Wednesday, April 24, 2024

Dairy, beef first to improve, Rabobank predicts

Neal Wallace
Subdued waiting game’ for sheepmeat as it lags some way behind.
Reading Time: 2 minutes

Rabobank is forecasting improved dairy and beef prices in the coming year but warns the waiting continues for a lift in sheepmeat values.

The bank’s Agribusiness Monthly report notes that the cost of farm inputs has not substantially increased as it traditionally does at this time of the year due to weak demand from the northern hemisphere, but warns that shipping disruption in the Red Sea could affect freight prices.

Rabobank is forecasting improved farmgate dairy prices as global dairy supplies struggle to build momentum, squeezing the margins of northern hemisphere producers.

However, global supplies are likely to grow by the end of the year due to low feed costs.

New Zealand milk production has not been immune to those impacts, falling 1.2% year on year on a tonnage basis, and milksolids by 1%.

“Despite the struggling milk pool growth, sluggish demand remains the key influence on commodity prices and, therefore, farmgate forecast prices,” the report says.

Demand in China remains patchy with retail and foodservice sales showing some strength through the Lunar New Year, although it is too soon to declare a trend.

Beef markets look promising for the coming year with current prices at or above the five-year average due to strong United States demand but lower than average slaughter rates.

NZ producers have had mostly favourable on-farm growing conditions this summer without pressure to kill stock early, although autumn is trending dry.

Provisional processing figures indicate the national bull kill to early February was down 4.5% and the cow kill 6.4% lower.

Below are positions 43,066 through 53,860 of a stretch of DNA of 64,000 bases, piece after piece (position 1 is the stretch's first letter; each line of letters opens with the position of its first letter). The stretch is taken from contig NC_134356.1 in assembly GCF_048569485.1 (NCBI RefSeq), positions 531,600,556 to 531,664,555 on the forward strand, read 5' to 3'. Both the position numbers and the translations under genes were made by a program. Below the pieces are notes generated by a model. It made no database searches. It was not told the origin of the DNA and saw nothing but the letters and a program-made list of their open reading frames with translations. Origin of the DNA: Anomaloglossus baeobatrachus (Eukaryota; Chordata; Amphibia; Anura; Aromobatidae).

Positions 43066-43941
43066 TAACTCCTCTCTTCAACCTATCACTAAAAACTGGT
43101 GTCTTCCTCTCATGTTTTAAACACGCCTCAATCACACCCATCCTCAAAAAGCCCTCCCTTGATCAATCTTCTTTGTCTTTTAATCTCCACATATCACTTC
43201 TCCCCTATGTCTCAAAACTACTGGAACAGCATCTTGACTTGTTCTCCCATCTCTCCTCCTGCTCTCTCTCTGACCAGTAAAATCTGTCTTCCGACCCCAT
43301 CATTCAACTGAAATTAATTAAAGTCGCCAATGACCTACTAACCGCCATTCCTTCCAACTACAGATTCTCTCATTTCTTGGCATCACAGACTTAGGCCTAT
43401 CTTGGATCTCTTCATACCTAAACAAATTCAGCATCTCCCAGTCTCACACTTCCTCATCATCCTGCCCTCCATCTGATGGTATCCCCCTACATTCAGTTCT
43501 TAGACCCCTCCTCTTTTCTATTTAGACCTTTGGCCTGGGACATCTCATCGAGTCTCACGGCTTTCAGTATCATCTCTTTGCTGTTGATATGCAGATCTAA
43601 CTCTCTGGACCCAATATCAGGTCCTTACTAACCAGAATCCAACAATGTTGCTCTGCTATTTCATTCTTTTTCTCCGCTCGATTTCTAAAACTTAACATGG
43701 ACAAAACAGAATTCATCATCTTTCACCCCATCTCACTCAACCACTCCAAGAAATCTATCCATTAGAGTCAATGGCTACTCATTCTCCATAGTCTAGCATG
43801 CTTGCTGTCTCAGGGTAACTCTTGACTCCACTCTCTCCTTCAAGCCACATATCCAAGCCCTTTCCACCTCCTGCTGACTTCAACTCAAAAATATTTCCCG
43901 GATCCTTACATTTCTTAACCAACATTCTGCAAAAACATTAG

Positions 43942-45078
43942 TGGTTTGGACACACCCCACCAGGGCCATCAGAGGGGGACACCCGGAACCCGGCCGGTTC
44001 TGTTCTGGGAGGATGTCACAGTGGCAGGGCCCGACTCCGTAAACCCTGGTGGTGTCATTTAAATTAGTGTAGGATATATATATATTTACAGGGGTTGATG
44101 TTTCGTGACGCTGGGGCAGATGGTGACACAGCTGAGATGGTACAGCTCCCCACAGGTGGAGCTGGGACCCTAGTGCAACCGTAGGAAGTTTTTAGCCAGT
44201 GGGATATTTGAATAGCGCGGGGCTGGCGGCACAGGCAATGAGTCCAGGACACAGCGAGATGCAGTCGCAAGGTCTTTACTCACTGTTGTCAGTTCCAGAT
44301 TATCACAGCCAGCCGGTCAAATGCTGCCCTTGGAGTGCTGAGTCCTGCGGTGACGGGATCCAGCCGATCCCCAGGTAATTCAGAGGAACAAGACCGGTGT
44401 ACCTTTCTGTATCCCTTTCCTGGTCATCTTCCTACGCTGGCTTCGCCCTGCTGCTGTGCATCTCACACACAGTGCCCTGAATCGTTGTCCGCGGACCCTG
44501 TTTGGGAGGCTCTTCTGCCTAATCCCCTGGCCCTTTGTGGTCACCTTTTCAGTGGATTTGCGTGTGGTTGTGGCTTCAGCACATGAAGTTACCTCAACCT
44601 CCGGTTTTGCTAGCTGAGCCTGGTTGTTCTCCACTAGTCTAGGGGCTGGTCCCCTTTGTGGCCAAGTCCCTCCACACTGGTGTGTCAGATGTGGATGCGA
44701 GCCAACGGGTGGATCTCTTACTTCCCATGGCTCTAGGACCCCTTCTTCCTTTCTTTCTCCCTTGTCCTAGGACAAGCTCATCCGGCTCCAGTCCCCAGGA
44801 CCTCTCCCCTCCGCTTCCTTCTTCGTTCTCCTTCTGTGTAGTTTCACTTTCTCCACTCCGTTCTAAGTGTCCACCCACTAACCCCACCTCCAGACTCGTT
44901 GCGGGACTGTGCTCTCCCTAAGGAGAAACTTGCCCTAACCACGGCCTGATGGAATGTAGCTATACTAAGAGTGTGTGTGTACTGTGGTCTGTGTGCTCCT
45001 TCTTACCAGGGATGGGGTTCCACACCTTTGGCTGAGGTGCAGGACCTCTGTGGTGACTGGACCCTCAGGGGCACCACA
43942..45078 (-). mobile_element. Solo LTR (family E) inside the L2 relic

January beef exports by value to the US were up 12% year on year but down 19% to China, a trend Rabobank expects to continue through 2024 as Chinese demand remains soft.

“The Chinese Lunar New Year celebrations didn’t result in quite the consumption spend many were hoping for in terms of red meat consumption and, therefore, demand.”

Increased beef production from Australia and Brazil is partially offset by lower production in Europe and the US, which should benefit NZ.

Little movement is expected in sheepmeat prices in the short term, but there are signs of improvement in the second half of this year.

“We continue the subdued waiting game for price improvements. Drivers continue to be the same, competing good Australian supply and slow Chinese demand.”

Elevated Australian production continues with weekly lamb slaughter volumes up 20% year on year and 8% higher in January alone.

March production is expected to ease to more usual levels.

The one positive factor for the sector has been the mostly favourable summer growing conditions.

“With lamb prices lower than anyone would like, the need to quit stock has at least been more subdued as producers opt to put extra weight on lambs to make up for a lower price per kilogram.”

Lamb slaughter numbers were down 1.2% year on year, but with some regions becoming dry, this is expected to increase.

Some processors have announced minimum price contracts from late April to May.

“Meat processors are reporting optimism in terms of pricing lifts to global markets later in the year especially to the UK, the EU and North America, and the potential value these markets can deliver.” 

Phosphate prices in January and February were stable while global supplies of DAP and nitrogen are increasing, resulting in expected price stability.

Disruption caused by attacks on shipping in the Red Sea is likely increase insurance and shipping costs, potentially impacting fertiliser and energy, which are two key commodity exports from that region.

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